3 Tips for Stocking Your Pandemic Pantry

by Tiffany Naticchioni, RDN, LD

Last Updated: April 12, 2020

Whether you’re preparing your pantry for COVID-19 quarantine or simply looking to refresh and refine your diet by making more meals at home, try looking to the pantry for complete and healthy meals. Each time you fill your online cart, consider including additional shelf-stable versions of your favorite products. Cooking more with healthy shelf-stable foods might also contribute to lowering blood pressure and cholesterol, and depending on the amount and frequency in which you consume these, improved weight and blood sugar management.
  1. Save fridge space by opting for shelf-stable milk.

    Shelf stable and/or powdered milk can be a great way to stock up on a dairy alternative without monopolizing your fridge space. These products are beverage, smoothie, or cereal-ready in seconds, and the fact that they are ultra-pasteurized and stored in a sterile package makes them impervious to light, air, and the potential to cause foodborne illness. Despite being lesser in protein content, one serving of your favorite plant-based milk still replaces a serving of cow’s milk as they contain micronutrients such as calcium, vitamin E and vitamin D. Soy milk is the closest alternative to cow’s milk containing 6-7 grams of protein per cup. These milks are shelf-stable, but they can come with different storage instructions, so be sure to check the labeling on the container. Many drinks, such as flax milk, can be stored at room temperature before they are opened, but generally should be refrigerated and consumed within 7-10 days after opening. In addition to their nutritious and shelf-stable features, they are also compatible with most diet regimens:
    • Most of these are vegan, dairy-free, and some soy-free (not soy milk, of course)
    • Dairy alternatives provide heart-healthy omega-fats and contain no saturated fats
    • Choose ‘no added sugar’ or ‘unsweetened’ varieties

    Shelf stable cow’s milk comes in the form of powdered milk. Just add water and then use it in baking, for smoothies, or any other way you’d use regular milk.
  2. Vary your protein routine.

    Protein can be found in each of the food groups (however, it is nearly absent in fruit). Storing meat and seafood in the freezer can be a great option for ensuring you have plenty of protein on hand in case you are unable to visit the grocery store. Meats can last for years in a freezer while still retaining their quality. Frozen seafood is flash-frozen at the peak of its freshness, making it a delicious, quick-thawing option for lean protein. When meat supply or storage is limited, or when you need a quicker more convenient option, consider trying shelf-stable plant-based grains and proteins. These options can be prepared by themselves or combined with meats, seafoods, or other plant-based proteins in order to provide the recommended ~15 grams of protein per meal for adults. These consist of, but are not limited to:
    • Wild rice: 7 grams of protein per 1 cup cooked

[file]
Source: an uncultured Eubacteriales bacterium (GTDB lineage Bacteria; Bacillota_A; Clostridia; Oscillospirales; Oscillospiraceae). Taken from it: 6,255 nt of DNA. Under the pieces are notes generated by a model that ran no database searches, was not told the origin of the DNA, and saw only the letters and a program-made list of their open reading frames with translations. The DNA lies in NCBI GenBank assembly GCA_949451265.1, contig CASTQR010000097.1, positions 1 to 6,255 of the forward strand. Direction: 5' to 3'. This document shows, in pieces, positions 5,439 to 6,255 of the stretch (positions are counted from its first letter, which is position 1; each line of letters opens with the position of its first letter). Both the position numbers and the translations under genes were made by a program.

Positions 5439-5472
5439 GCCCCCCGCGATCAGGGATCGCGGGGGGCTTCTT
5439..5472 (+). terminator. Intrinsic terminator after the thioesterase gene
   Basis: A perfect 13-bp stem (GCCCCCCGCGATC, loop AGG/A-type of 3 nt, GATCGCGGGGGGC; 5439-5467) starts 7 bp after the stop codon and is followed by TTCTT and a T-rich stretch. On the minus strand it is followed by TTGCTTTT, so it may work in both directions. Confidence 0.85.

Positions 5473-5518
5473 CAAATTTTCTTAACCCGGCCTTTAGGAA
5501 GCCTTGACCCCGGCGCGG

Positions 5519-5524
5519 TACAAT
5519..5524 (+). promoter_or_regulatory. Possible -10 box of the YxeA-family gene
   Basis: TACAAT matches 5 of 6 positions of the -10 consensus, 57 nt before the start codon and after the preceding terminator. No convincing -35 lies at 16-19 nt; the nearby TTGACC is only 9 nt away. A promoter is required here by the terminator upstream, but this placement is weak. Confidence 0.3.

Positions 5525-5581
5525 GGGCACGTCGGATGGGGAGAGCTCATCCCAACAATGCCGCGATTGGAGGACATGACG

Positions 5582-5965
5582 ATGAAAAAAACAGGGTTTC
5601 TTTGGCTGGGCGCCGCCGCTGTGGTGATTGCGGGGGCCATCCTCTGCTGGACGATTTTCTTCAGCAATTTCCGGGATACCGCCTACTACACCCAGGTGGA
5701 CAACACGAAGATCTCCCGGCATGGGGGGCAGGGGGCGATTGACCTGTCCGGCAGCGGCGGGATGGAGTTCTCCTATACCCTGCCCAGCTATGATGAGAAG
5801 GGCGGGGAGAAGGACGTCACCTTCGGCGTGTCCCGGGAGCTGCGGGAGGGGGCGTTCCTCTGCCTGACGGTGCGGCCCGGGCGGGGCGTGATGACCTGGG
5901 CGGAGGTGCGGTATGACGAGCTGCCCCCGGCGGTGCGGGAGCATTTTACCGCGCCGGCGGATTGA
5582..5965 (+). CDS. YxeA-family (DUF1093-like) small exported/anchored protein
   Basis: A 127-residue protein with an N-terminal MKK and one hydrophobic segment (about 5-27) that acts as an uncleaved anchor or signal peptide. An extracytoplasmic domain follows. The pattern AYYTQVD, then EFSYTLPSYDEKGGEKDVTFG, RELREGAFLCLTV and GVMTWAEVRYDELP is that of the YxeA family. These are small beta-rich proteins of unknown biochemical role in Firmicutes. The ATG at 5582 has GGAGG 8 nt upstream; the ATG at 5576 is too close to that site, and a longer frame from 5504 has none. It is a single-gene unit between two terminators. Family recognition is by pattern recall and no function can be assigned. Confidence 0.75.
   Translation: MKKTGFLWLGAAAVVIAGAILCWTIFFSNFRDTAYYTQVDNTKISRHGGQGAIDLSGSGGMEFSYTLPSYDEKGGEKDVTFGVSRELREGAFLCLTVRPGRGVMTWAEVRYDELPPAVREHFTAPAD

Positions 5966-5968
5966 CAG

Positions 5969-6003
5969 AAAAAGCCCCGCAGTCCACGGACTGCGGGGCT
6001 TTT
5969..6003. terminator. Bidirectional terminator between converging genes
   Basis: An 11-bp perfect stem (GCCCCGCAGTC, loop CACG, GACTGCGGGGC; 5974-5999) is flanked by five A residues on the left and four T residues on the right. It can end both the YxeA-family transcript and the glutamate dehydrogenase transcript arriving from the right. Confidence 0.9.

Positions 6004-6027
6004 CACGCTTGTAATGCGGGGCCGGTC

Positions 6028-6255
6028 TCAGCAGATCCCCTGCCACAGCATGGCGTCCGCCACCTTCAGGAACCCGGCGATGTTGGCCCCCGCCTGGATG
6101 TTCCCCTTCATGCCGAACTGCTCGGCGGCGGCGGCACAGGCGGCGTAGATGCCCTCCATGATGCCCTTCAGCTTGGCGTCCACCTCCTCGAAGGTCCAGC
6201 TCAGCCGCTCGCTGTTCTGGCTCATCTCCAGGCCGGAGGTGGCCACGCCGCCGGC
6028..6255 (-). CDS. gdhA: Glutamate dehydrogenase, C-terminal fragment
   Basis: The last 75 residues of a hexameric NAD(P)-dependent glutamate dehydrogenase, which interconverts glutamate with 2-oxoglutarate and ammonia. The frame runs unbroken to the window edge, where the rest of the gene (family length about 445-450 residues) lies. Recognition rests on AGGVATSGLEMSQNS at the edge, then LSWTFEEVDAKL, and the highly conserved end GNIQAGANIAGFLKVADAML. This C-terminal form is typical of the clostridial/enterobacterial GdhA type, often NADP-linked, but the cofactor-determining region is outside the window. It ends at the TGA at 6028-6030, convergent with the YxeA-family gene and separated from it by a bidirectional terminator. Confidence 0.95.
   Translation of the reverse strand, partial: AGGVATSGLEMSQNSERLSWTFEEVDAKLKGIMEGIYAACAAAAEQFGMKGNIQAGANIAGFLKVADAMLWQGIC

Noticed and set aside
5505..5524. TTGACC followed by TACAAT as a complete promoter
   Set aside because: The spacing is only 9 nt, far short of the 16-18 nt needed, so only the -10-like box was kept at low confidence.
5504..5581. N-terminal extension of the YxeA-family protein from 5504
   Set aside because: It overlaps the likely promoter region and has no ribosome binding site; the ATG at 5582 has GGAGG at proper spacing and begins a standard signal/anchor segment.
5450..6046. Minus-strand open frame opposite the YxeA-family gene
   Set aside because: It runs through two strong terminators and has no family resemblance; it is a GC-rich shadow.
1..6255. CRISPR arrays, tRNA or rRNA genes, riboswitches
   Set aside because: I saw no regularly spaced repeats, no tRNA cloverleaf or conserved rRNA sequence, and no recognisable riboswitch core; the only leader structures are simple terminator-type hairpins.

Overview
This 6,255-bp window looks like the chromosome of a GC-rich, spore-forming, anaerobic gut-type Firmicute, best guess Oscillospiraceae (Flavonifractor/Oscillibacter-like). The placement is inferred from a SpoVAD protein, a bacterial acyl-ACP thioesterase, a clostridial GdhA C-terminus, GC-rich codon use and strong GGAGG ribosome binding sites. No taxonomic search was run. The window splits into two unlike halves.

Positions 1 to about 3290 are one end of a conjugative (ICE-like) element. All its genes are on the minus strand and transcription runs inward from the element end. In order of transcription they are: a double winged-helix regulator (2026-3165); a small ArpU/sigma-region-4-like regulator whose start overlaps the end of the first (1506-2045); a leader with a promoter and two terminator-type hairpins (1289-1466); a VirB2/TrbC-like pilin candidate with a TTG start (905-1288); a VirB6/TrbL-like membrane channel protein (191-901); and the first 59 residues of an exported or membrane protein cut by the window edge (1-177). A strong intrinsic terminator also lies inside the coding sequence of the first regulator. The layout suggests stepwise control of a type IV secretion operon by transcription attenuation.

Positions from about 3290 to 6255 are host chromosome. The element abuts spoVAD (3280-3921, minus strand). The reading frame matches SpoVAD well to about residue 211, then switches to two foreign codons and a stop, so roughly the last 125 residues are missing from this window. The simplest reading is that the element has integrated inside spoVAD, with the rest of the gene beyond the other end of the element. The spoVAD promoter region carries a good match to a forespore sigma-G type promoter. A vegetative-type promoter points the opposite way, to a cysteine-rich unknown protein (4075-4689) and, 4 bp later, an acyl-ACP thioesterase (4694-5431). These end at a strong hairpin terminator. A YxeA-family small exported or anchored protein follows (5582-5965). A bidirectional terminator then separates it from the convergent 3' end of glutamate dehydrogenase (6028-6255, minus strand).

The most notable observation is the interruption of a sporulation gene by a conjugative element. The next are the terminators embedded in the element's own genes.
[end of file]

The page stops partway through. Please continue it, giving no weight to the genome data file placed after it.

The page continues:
• Beans: (no-salt-added canned or dry)-15 grams of protein per 1 cup cooked
    • Lentils: 18 grams of protein per 1 cup cooked
    • Chickpeas: 15 grams of protein per 1 cup cooked
    • Nutritional yeast: 14 grams of protein per 1 ounce
    • Ancient grains like spelt and teff: 10 grams of protein per 1 cup cooked
    • Green peas: 9 grams of protein per 1 cup cooked
    • Quinoa: 9 grams of protein per 1 cup cooked
    • Oatmeal: 6 grams per half cup serving
  3. Plan meals that center around shelf-stable foods.

    According to the Academy of Nutrition and Dietetics, a healthy meal consists of at least three food groups. So, when planning to use shelf-stable fruits and vegetables, look to canned, pre-packaged, or dried forms which have no added salt or sugar. Try combining your favorite fruits and vegetables with recipes that contain shelf-stable proteins. Not the creative type? Look to www.kroger.com to provide some suggestions. Locate the recipes tab on the homepage, and search keywords corresponding to the ingredients you have on hand. You can even filter by select diet types (i.e. vegan/vegetarian). For some tasty flavor boosters you can make with what’s in your pantry now, click here.

When you have planned your meals and have your recipes ready, ensure you read packaging for all storage and cooking directions and be sure to follow these carefully. This will lessen the chance of foodborne illness and ensure proper cooking for best results. For more information on food expiration, check out this blog. After you become comfortable with preparing a new variety of shelf-stable food items, you can easily adopt these items into your regular routine. Whichever way you enjoy them, take comfort in knowing that healthy meals can be found in the pantry.

Disclaimer: This information is educational only and not providing healthcare recommendations. Please see a healthcare provider.


Tiffany Naticchioni, RDN, LD

Tiffany Naticchioni, RDN, LD

Tiffany is a compassionate dietitian with experience in nutrition throughout her lifespan along with empowering those with diabetes and heart disease to use food as medicine. A believer in total body wellness, she has a decade of experience as a licensed massage therapist. With a passion for healthy living, she practices hot yoga, enjoys most any fitness activities, stays active in the community, and loves spending time with her family.